is the major portion of the exoskeleton
of an insect
(and various other arthropods
); its exact composition and structure may differ somewhat among different taxa
, but certain aspects can be generalized:
- When first secreted by the epidermis, it is soft, pliable, and pale, as much of the chemical composition is chitin.
- The chitin molecules are intertwined to form microfibrils, and the microfibrils are often laid down in parallel to form layers ("lamina").
- The microfibrils are embedded in a protein matrix, and it is the chemical process of cross-linking between these protein chains (called sclerotization) that causes hardening and darkening of the outer portion of the procuticle; this sclerotized layer is called the exocuticle to differentiate it from the unsclerotized portion below it, or endocuticle.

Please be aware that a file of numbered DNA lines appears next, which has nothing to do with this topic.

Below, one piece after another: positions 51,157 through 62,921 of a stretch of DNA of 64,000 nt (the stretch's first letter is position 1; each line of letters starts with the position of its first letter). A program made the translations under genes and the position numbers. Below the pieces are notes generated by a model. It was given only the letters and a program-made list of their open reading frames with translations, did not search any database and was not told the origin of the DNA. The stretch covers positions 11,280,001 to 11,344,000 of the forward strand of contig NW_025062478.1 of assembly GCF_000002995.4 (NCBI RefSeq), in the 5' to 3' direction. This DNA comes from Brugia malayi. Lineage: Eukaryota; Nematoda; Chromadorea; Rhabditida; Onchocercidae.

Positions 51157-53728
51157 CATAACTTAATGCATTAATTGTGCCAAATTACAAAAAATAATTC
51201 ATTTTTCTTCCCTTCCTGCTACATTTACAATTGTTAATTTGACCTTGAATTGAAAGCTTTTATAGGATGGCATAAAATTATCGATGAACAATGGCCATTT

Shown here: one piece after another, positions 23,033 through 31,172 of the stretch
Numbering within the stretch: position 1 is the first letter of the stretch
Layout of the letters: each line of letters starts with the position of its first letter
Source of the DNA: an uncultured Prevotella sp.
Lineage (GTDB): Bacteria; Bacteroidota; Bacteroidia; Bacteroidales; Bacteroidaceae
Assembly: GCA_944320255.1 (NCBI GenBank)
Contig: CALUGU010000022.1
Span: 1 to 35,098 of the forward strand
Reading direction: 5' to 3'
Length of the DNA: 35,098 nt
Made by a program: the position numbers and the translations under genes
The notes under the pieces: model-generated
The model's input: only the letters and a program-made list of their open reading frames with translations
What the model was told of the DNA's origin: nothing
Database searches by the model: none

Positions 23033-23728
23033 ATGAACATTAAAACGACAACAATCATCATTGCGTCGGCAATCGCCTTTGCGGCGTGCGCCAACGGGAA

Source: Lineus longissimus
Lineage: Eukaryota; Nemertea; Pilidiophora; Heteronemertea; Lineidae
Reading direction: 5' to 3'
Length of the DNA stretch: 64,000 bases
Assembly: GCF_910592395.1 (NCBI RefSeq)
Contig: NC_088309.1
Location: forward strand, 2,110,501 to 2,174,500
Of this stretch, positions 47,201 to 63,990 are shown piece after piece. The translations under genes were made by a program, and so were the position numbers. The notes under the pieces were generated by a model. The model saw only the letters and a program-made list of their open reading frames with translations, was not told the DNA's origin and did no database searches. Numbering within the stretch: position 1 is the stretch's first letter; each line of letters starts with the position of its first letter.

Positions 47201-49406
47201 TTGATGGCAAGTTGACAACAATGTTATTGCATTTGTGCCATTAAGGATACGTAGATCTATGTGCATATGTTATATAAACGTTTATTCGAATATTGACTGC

- When sclerotization is complete, the regions of exocuticle form rigid sclerites, and are separated by membranous areas of endocuticle which retain their flexibility.
- The exocuticle cannot be digested during the molting cycle (see ecdysis), but the endocuticle can be resorbed, so only the exocuticle and epicuticle are shed.